Fabrication of fine pattern on an aluminum surface with pulsed YAG laser irradiation and subsequent nickel plating has been reported in two consecutive papers. The second paper studies nickel deposition on aluminum irradiated with a pulsed YAG laser, and pattern fabrication with nickel deposition.
Aluminum specimens covered with porous anodic oxide film were irradiated with a pulsed YAG laser in air and in Ni2+
ion solutions using a three dimensional stage controlled by computer, and then nickel was electrodeposited and studied potentiostatically as functions of cathode potential, Ec
ion concentration, CNi
, and bath temperature, T
Nickel was deposited only at the laser-irradiated area at potentials more negative than -0.8V (vs. sat. -AgCl/Ag), and deposition speeded up at higher CNi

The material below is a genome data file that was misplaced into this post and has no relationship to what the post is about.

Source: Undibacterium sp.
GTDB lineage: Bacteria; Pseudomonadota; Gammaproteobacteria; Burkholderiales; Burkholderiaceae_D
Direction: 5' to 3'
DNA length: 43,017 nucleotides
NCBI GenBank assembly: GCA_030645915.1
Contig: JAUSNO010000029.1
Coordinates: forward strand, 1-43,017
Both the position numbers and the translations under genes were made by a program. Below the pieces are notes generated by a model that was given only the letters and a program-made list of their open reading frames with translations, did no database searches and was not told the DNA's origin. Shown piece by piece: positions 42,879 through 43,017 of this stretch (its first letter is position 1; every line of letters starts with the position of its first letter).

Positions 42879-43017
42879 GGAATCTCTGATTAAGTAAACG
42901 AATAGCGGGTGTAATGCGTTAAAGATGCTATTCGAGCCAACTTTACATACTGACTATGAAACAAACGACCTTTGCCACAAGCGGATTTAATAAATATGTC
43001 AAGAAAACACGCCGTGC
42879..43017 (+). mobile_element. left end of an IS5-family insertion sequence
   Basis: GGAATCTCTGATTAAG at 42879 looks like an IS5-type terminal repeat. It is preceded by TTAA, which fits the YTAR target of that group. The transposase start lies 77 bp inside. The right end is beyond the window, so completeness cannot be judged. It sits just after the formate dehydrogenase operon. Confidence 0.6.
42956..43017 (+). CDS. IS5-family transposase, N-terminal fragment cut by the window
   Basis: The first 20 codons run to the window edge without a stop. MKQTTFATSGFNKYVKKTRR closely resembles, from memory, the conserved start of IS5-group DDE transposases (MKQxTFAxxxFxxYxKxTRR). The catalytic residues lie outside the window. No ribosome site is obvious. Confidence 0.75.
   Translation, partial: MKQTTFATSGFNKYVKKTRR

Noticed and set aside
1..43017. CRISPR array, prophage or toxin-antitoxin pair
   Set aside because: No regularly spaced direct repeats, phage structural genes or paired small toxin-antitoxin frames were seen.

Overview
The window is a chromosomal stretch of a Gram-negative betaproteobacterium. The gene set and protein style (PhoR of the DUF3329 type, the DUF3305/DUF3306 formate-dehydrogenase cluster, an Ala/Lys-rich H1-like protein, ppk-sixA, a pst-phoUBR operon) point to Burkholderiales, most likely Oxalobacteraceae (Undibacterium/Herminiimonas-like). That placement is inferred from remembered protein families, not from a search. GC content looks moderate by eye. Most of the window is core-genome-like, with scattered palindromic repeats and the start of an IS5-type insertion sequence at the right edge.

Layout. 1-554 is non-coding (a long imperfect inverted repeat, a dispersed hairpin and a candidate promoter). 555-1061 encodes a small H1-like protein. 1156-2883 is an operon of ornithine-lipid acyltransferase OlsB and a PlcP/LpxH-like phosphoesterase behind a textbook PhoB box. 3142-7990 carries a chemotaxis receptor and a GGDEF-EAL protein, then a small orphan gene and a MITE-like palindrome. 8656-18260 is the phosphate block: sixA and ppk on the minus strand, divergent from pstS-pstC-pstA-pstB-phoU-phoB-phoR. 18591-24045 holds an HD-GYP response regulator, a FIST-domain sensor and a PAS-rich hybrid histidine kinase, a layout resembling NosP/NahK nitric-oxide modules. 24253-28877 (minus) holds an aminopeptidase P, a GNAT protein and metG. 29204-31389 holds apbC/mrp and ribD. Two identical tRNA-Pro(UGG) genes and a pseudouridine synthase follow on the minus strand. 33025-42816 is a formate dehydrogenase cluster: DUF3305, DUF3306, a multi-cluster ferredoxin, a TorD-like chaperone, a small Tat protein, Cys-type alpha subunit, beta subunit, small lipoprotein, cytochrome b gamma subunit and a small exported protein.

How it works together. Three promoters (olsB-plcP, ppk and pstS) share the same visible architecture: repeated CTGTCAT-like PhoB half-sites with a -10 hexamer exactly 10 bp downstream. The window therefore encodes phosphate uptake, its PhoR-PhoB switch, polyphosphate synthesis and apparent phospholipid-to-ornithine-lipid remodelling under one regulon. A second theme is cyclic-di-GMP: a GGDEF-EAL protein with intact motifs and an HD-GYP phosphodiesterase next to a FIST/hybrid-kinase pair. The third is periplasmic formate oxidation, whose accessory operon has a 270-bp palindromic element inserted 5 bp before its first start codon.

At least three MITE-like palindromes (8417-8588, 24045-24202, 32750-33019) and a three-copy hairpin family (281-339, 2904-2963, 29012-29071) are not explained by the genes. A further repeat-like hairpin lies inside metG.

and more negative Ec
. The current efficiency for nickel deposition was 95% between -1.10 and -1.40V. During cathodic polarization, cathodic current, ic
, increased with time, tc
, to reach a steady value at tc
<1min for specimens laser-irradiated in the solution, whereas a longer period was needed to reach the steady value for the specimen irradiated in air. This suggests that thermal oxide films formed after anodic oxide film removal by laser irradiation in air inhibit nickel nuclei formation in the initial plating.
The Hokkaido University Symbol 7mm in size was drawn on aluminum with nickel plating lines with different widths between 50 and 200μm.